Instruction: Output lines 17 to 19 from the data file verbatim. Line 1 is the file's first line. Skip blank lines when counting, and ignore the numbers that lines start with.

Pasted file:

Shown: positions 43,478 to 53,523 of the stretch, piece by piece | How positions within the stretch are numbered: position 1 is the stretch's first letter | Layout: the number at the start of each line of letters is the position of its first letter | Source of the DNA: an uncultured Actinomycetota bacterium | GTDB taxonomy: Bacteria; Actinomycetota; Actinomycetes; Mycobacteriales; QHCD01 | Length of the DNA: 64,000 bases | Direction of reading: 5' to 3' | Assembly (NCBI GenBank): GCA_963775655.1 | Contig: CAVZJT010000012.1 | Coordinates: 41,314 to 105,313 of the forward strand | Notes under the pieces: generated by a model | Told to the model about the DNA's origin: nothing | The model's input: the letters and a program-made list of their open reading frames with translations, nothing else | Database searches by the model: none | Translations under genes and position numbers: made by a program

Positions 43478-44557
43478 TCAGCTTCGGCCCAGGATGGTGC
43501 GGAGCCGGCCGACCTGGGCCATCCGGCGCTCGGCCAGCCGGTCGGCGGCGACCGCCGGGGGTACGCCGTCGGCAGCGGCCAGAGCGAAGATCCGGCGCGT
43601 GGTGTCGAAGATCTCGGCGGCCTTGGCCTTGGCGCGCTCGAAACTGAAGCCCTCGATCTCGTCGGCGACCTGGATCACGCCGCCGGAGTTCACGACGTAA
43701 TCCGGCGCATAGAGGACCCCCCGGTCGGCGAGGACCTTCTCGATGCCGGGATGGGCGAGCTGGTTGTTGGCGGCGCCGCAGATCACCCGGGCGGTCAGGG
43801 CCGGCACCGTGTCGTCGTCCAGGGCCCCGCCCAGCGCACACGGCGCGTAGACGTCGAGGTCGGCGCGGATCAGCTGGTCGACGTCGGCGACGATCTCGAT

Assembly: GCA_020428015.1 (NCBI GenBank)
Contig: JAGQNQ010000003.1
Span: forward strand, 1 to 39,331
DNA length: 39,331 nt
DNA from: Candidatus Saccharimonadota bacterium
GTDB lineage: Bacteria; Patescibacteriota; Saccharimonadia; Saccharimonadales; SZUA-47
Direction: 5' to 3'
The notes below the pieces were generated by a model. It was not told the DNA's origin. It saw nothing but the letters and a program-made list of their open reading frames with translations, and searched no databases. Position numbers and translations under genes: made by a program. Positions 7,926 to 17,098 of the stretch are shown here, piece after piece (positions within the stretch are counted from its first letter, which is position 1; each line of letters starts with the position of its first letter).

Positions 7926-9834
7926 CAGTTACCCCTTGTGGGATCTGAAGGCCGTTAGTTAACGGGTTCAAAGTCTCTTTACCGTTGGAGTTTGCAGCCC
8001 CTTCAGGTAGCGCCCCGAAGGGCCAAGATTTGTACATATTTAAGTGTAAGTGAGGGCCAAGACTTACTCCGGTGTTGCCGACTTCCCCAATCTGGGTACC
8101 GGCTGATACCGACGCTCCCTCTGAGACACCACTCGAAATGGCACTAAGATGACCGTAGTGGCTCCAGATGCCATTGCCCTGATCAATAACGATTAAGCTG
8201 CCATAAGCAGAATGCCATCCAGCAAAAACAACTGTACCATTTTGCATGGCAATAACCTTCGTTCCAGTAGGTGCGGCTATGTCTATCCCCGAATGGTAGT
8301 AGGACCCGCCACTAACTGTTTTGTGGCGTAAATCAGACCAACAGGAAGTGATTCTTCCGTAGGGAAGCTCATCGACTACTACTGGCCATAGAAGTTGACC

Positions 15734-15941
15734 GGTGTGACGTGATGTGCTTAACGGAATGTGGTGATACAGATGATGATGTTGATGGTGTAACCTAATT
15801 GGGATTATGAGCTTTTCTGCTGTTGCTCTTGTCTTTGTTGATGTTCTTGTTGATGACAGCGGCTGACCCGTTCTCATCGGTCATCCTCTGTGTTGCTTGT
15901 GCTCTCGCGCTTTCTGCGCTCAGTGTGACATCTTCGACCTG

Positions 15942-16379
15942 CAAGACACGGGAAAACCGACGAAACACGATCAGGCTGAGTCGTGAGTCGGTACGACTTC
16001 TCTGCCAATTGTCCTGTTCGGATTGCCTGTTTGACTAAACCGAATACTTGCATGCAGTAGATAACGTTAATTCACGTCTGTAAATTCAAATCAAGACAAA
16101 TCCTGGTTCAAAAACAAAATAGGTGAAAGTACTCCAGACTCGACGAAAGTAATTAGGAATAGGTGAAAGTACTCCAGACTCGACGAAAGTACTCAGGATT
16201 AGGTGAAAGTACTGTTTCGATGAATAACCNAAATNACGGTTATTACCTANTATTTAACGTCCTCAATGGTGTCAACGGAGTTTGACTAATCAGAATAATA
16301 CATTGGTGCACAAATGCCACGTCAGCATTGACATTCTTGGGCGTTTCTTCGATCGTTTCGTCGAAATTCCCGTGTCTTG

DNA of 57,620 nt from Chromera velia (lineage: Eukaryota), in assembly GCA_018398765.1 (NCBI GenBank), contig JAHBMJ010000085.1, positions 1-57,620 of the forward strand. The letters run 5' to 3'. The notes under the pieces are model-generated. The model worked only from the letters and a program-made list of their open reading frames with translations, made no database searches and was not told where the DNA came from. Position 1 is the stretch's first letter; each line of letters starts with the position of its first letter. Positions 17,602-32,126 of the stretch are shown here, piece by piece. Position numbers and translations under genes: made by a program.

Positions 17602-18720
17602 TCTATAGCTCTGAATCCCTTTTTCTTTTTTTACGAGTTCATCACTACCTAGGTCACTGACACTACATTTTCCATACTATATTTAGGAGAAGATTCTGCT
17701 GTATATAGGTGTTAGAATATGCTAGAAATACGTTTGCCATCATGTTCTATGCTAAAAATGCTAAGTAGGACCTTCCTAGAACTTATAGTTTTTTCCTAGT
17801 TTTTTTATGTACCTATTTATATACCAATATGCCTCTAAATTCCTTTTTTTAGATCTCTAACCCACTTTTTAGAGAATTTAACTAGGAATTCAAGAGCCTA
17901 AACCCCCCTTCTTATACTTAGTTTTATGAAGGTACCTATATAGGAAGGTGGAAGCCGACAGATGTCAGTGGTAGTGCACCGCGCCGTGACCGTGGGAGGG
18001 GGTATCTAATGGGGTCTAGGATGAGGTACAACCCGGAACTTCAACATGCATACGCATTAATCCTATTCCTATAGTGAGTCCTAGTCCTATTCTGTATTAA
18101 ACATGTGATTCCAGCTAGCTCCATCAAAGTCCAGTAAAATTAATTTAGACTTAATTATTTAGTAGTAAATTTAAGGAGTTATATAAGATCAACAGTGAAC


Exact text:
7926 CAGTTACCCCTTGTGGGATCTGAAGGCCGTTAGTTAACGGGTTCAAAGTCTCTTTACCGTTGGAGTTTGCAGCCC
8001 CTTCAGGTAGCGCCCCGAAGGGCCAAGATTTGTACATATTTAAGTGTAAGTGAGGGCCAAGACTTACTCCGGTGTTGCCGACTTCCCCAATCTGGGTACC
8101 GGCTGATACCGACGCTCCCTCTGAGACACCACTCGAAATGGCACTAAGATGACCGTAGTGGCTCCAGATGCCATTGCCCTGATCAATAACGATTAAGCTG